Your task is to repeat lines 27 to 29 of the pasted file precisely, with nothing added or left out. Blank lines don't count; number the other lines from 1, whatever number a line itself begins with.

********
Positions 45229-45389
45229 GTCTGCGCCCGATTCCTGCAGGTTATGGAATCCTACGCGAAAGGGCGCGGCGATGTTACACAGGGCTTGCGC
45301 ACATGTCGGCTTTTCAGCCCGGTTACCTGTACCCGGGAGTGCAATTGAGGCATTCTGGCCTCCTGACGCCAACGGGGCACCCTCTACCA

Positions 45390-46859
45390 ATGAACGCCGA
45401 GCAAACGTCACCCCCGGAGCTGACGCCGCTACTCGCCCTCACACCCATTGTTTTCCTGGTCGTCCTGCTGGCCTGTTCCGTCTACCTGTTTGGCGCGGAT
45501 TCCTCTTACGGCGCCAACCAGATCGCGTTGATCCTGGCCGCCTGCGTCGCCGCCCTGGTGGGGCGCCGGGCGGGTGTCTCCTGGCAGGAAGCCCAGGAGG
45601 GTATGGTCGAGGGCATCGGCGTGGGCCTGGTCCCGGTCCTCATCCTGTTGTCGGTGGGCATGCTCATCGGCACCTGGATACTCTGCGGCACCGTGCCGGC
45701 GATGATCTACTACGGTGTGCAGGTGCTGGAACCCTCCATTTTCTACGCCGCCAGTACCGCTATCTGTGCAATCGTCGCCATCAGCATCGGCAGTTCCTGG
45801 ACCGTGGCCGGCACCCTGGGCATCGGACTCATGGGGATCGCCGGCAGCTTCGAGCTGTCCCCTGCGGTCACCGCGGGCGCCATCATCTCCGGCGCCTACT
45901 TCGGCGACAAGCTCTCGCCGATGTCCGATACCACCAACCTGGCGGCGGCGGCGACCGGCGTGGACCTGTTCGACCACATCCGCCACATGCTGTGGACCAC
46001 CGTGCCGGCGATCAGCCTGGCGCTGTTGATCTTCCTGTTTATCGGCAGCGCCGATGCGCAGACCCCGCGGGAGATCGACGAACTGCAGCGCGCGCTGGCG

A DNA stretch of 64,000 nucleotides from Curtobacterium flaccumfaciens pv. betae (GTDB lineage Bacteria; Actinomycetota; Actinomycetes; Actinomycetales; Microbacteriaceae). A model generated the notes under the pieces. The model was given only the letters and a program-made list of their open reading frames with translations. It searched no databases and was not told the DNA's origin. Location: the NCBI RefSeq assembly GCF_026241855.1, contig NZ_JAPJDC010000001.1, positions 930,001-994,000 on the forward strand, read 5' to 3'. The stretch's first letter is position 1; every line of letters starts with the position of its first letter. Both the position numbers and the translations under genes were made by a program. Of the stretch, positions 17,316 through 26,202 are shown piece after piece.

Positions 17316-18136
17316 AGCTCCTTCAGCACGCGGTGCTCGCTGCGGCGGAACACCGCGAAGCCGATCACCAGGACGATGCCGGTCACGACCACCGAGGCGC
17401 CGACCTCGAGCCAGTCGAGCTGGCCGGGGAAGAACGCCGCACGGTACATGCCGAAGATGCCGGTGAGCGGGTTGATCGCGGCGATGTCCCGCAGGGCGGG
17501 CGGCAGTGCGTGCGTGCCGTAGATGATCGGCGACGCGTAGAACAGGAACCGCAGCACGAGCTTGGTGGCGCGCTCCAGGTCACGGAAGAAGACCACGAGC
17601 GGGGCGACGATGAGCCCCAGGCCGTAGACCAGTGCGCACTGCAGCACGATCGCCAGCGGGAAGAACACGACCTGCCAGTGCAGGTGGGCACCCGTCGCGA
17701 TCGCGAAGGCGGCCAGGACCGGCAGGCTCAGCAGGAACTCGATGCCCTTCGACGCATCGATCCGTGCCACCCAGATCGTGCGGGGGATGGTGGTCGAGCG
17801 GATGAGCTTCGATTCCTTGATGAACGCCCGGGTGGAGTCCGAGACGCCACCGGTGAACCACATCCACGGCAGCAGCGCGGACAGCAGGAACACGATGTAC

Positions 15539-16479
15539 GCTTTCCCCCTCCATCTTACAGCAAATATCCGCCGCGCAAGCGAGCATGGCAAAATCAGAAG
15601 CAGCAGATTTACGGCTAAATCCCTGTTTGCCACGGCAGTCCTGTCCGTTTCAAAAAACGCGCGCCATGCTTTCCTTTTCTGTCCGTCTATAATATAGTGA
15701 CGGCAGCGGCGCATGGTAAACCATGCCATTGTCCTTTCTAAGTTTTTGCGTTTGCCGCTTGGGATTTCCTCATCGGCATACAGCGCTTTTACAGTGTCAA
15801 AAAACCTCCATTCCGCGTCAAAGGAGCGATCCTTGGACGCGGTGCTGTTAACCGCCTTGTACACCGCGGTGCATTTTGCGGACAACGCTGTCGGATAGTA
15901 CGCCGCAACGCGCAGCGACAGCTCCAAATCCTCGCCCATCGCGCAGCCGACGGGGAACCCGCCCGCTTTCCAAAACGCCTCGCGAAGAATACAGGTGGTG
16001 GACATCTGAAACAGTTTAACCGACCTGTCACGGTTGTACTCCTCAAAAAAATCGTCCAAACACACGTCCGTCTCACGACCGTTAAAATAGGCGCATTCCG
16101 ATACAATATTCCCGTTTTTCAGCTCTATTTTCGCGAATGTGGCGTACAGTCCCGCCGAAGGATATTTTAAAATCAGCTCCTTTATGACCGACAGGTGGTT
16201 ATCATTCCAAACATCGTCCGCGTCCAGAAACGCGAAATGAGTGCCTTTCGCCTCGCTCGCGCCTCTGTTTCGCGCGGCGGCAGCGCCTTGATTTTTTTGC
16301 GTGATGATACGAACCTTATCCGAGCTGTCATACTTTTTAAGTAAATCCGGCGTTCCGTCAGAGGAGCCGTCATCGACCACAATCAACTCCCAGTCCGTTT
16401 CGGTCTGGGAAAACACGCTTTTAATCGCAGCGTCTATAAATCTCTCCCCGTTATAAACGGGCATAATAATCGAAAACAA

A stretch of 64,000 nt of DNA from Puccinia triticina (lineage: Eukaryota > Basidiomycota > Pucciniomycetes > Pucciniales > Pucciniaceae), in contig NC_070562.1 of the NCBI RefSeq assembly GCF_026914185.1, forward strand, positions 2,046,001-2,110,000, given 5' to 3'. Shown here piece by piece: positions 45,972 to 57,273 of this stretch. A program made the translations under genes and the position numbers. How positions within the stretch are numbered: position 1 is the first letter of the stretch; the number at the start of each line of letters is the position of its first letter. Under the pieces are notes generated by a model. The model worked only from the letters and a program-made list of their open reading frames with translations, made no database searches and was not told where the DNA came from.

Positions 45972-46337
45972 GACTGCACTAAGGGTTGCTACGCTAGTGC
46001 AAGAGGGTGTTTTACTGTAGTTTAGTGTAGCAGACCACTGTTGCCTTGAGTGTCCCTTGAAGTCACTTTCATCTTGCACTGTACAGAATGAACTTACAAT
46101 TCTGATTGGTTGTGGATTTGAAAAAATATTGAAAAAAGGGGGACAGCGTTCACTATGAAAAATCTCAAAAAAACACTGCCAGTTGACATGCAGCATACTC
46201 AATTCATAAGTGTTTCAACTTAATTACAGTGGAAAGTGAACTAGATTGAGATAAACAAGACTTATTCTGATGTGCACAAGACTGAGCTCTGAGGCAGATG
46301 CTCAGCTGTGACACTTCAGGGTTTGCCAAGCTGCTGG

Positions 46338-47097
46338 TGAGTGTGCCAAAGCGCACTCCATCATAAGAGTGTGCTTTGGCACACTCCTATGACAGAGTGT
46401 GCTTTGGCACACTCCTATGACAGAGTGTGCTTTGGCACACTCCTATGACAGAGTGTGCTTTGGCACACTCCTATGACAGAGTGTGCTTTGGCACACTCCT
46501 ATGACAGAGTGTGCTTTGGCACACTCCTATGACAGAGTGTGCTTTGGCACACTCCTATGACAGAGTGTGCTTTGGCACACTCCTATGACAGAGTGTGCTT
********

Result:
16001 GACATCTGAAACAGTTTAACCGACCTGTCACGGTTGTACTCCTCAAAAAAATCGTCCAAACACACGTCCGTCTCACGACCGTTAAAATAGGCGCATTCCG
16101 ATACAATATTCCCGTTTTTCAGCTCTATTTTCGCGAATGTGGCGTACAGTCCCGCCGAAGGATATTTTAAAATCAGCTCCTTTATGACCGACAGGTGGTT
16201 ATCATTCCAAACATCGTCCGCGTCCAGAAACGCGAAATGAGTGCCTTTCGCCTCGCTCGCGCCTCTGTTTCGCGCGGCGGCAGCGCCTTGATTTTTTTGC